Reviews

13 Going On 30

3

The intelligent rom-com appreciates the importance of pandering equally to both the in-tune-with-her-emotions lady and the whey-faced gent beside her. 13 Going On 30 is one such specimen. For Sir: a surprisingly sharp script pedalling a nice line in well-aimed '80s nostalgia. For Madam: a sweet, convincing romance between a pair of actors who appear to genuinely like each other. For him: a veritable Garner-rama, including a particularly, er, `charming' sequence in which the pouting Alias star prances around in her tiny PJs. For her: a well-stocked plate of Ruffalo-wings, the rough-hewn, unconventionally handsome male lead coming across like a Tiny Toon incarnation of Sly Stallone. With several side orders of charisma.

It's easy to be cynical about 13 Going On 30, even easier to pick watermelon-sized holes in the garbled message it sends out. Example: when Jenna and Matt are teenagers, she can barely bring herself to touch him, largely on account of his trembling gut and duelling chins. Once she discovers that he's grown up to be slim and successful, however, she's all over him like stink on a monkey. The moral? That it's okay to date the unfortunate-of-face, so long as you have it on good authority that Old Father Time is planning an extensive makeover. It's also shamelessly derivative - Big in a wig, basically - and easier to predict than Tim Henman's chances at Wimbledon.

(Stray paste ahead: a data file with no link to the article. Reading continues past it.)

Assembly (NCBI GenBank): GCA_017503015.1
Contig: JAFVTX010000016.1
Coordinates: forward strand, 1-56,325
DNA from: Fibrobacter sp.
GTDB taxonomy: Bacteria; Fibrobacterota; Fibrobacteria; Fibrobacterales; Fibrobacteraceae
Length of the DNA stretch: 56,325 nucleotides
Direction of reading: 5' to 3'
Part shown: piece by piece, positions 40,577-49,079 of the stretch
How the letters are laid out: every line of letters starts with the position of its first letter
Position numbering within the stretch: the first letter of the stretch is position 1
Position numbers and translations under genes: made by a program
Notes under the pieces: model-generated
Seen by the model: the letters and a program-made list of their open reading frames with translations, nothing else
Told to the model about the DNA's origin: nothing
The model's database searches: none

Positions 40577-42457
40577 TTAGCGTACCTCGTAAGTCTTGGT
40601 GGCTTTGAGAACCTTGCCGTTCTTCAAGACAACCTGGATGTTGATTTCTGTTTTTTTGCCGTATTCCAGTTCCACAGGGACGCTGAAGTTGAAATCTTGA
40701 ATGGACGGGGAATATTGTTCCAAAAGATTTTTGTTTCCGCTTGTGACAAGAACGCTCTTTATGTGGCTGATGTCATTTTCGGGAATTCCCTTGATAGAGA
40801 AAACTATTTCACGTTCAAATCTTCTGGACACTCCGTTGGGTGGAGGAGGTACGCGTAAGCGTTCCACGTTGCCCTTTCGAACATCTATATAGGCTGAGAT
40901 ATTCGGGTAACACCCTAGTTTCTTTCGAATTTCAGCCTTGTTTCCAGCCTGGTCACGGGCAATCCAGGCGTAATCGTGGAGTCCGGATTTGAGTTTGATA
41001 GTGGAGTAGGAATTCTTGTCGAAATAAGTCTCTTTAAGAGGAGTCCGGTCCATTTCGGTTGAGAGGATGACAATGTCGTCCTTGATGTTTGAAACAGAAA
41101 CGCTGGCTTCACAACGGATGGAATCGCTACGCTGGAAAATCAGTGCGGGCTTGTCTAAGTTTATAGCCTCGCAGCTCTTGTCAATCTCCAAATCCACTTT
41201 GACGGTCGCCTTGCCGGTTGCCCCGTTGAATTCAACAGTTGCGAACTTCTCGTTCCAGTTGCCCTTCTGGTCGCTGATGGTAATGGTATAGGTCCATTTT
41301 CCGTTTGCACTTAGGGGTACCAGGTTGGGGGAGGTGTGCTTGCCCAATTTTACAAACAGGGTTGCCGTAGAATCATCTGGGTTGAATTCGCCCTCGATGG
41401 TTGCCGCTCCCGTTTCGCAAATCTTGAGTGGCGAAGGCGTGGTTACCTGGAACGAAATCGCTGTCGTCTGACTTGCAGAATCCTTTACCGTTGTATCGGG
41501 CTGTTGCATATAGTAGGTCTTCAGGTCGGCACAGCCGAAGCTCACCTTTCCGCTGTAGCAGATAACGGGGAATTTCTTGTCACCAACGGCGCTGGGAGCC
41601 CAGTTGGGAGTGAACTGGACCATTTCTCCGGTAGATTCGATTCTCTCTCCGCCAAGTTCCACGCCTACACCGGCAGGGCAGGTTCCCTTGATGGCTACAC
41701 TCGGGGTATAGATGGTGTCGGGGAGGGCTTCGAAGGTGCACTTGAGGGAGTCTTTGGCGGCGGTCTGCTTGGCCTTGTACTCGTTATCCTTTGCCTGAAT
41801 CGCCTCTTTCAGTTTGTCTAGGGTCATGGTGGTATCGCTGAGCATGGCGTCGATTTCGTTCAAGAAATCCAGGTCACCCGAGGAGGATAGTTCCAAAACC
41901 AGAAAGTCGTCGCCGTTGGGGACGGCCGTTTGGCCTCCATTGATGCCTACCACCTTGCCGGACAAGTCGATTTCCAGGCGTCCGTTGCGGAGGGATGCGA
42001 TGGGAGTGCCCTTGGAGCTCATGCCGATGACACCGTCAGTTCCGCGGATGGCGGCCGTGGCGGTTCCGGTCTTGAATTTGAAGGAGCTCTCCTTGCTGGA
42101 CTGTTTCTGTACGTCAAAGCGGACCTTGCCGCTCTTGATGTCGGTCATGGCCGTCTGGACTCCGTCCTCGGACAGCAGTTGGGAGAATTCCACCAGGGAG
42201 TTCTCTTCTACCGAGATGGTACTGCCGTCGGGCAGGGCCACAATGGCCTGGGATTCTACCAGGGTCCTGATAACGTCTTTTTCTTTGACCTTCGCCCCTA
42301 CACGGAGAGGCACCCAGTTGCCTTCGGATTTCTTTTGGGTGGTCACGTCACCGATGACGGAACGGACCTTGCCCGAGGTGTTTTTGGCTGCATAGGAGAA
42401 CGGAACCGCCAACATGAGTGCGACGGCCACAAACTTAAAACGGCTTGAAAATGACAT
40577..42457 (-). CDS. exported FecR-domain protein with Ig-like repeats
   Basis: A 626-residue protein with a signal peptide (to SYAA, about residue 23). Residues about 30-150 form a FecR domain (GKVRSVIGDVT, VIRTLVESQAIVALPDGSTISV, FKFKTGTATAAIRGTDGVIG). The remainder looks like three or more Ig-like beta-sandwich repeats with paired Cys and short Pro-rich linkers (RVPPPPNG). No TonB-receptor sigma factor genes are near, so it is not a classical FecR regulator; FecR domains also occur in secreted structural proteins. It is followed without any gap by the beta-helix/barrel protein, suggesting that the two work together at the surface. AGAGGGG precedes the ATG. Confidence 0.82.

But then you get caught in the glare of Garner's 20,000-watt smile and your stony-eyed resistance melts away. No doubt about it, Gary Tadpole Winick's captivating rom-com is the movie that finally confirms the suspicion that this particular big-screen fish is now an inch too large for her small-screen pond. Garner is magnetic, sexy, funny and earnest, leading us by the snout to the inevitable comparison with a certain Pretty Woman. None of which is to suggest that Garner is the new Julia Roberts. Far from it. Rather, she's the old one, the innocent Julia you fell in love with before she became self-important.

Heir to Roberts' throne or not, it's clear that far bigger movies than this await our bee-stung heroine. Note to Garner: life begins at 30. Now make yours count.

Verdict:

Garner makes the most of this humble, good-natured rom-com, propelling it from the minor leagues to the majors. You want a date movie? You got it.

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